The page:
Actively Listening To Customers (Like Grandma Used To)


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Creativity is new combinations of existing things. So it’s worthwhile to compare and contrast the old way of doing things with the new. That got me thinking about probing.

A grandmother taught me how to probe. New to customer experience measurement, we were interviewing cardiovascular surgeons on the phone. We had eight minutes to get as much insight from them as possible about their experience with our medical device clients’ products. Interviews don’t come more expensive than this, so it was all about maximizing insights-per-minute.

The secret was active listening. Our best interviewers were the best listeners, and they put that to work with probing and clarifying skills. Our best was an interviewer who had photos of her grandchildren plastered all over her interviewing station. She was the Grand Pooh-Bah of Probers. Taught me everything I know about probing. She’d squeeze more insight out of one short interview than anyone I’d ever seen. My best clients realized this value, insisting that we include her on all their studies.

Questionnaires in those days would include the instruction “probe & clarify” which meant probe once (“anything else?”) and then pick a key word and clarify (“what do you mean by quality?”). It was actually a cost specification, and clients would pay for more probing and more clarifying. With expensive-to-reach customers like surgeons, we would probe twice and clarify three times. We would deliver a lot of insight out of a short time on the phone while the tired surgeon was in-between procedures.

Then one day the Internet came along and we could do many more interviews for the same price as one. More-for-less is always is cool. But we traded off something in the process; the granularity that comes from great active listening, probing and clarifying by great interviewers. Clients loved the lower cost-per-interview, and were willing to trade off “insight-per-interview.” The Grand Pooh-Bah of Probers retired, and along with her, the lost art of “probing and clarifying.”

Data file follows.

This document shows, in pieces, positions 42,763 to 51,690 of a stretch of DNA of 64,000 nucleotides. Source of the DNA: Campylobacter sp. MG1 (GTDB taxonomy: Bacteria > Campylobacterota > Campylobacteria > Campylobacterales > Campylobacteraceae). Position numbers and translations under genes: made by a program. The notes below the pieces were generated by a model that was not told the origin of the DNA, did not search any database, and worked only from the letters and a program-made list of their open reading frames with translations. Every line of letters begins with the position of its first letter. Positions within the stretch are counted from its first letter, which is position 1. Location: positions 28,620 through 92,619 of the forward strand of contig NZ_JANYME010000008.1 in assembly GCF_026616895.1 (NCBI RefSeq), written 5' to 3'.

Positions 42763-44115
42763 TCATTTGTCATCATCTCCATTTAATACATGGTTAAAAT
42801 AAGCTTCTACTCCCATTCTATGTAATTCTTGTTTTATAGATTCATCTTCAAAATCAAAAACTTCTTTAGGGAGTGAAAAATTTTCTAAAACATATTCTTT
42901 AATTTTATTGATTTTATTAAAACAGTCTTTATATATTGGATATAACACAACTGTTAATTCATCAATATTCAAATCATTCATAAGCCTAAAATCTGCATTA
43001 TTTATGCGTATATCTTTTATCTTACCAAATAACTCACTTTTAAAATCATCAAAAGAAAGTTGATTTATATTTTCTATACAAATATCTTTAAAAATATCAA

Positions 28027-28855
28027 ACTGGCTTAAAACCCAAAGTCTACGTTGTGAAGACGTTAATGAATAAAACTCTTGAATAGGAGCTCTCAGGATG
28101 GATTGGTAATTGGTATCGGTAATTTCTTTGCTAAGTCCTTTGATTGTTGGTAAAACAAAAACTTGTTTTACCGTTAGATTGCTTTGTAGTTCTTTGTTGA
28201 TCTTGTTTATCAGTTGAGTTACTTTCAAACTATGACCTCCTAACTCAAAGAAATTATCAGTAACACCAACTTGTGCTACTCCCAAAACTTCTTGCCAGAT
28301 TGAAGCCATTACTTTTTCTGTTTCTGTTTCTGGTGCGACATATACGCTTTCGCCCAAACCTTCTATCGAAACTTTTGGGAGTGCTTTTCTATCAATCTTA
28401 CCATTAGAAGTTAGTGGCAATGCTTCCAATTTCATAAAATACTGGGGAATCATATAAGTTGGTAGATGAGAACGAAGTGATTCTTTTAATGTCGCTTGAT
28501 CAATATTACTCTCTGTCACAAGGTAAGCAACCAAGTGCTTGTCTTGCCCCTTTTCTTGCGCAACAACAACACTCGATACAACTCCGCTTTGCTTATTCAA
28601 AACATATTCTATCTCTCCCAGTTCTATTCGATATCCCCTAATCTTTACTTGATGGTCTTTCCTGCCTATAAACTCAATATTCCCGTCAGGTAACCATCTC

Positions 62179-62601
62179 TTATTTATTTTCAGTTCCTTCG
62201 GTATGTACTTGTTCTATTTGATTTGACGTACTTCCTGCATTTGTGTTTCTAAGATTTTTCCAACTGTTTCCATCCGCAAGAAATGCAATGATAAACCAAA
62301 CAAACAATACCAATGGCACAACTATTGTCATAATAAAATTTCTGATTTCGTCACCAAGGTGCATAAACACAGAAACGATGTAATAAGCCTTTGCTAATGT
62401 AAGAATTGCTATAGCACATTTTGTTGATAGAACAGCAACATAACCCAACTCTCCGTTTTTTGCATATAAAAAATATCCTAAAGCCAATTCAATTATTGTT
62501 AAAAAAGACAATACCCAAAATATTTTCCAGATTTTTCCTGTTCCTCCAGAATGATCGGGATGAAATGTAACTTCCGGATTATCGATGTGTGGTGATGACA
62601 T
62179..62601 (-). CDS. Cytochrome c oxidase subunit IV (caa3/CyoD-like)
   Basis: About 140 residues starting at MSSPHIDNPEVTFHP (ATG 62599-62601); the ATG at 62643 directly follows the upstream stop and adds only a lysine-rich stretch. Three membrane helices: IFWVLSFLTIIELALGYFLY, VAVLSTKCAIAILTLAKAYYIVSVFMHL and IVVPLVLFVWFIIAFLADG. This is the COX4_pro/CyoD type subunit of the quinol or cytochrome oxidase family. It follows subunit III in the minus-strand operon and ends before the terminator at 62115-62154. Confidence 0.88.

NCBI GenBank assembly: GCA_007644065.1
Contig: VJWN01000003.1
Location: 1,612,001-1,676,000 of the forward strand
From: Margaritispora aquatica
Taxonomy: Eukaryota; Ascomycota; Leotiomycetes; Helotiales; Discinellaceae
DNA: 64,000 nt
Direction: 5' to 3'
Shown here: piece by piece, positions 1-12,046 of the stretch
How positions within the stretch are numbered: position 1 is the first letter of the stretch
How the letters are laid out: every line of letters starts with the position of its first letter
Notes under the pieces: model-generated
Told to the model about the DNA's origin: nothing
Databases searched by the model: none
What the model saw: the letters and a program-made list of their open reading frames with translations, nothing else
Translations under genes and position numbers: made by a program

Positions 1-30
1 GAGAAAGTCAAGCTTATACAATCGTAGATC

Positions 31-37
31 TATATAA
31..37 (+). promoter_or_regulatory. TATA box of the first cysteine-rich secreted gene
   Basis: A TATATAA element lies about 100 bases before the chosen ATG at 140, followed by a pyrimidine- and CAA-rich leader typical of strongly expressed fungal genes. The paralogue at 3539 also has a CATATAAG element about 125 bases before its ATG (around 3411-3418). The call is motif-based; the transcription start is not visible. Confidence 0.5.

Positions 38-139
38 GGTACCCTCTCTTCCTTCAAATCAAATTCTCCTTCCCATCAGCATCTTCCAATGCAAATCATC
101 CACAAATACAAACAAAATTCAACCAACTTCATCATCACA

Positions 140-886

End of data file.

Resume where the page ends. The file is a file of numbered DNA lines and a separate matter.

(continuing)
Until now. We’ve been searching for a way to return that lost art to online interviews. It didn’t exist, so we developed it. We call it SmartProbe™. Because we were afraid trademark officials would frown on “Grandma’s Probe” and frankly, “Grand Pooh-Bah” was just too many syllables.

It’s rare in life to find more value for little incremental cost. We call such things “no brainers.” And SmartProbe™ is just that. For little incremental spend we get far more information, and more granular information, out of each online interview. Not just more words, but more granular words. More meaning. More insight.

It’s like having the Grand Pooh-Bah of Probers come out of retirement and conduct every interview, for less money. They say you can’t have your cake and eat it too, but Smartprobe™ gets us close to that. We’re reviving the lost art of probing and clarifying to the new world; taking the best of the old and applying it to the new.

What other “lost arts” do you think are ripe for reviving? I’d love your thoughts!

Republished with author's permission from original post.

Ed Stalling
Ed Stalling is Chief storyteller, aka Sr. Director of Business Management, at MaritzCX. For the past 24 years Ed has been a Research Manager discovering and delivering insights to Fortune 100 clients, retaining and growing major accounts, building business with global clients in the technology sector, improving company ability to discover and communicate insights globally, designing and delivering an extensive training program around the ingredients of insight, coaching a sales force, and aligning marketing and sales. He is passionate about advancing the art involved in insight discovery and communications, and is utterly convinced that market research and customer experience can be creative and fun.


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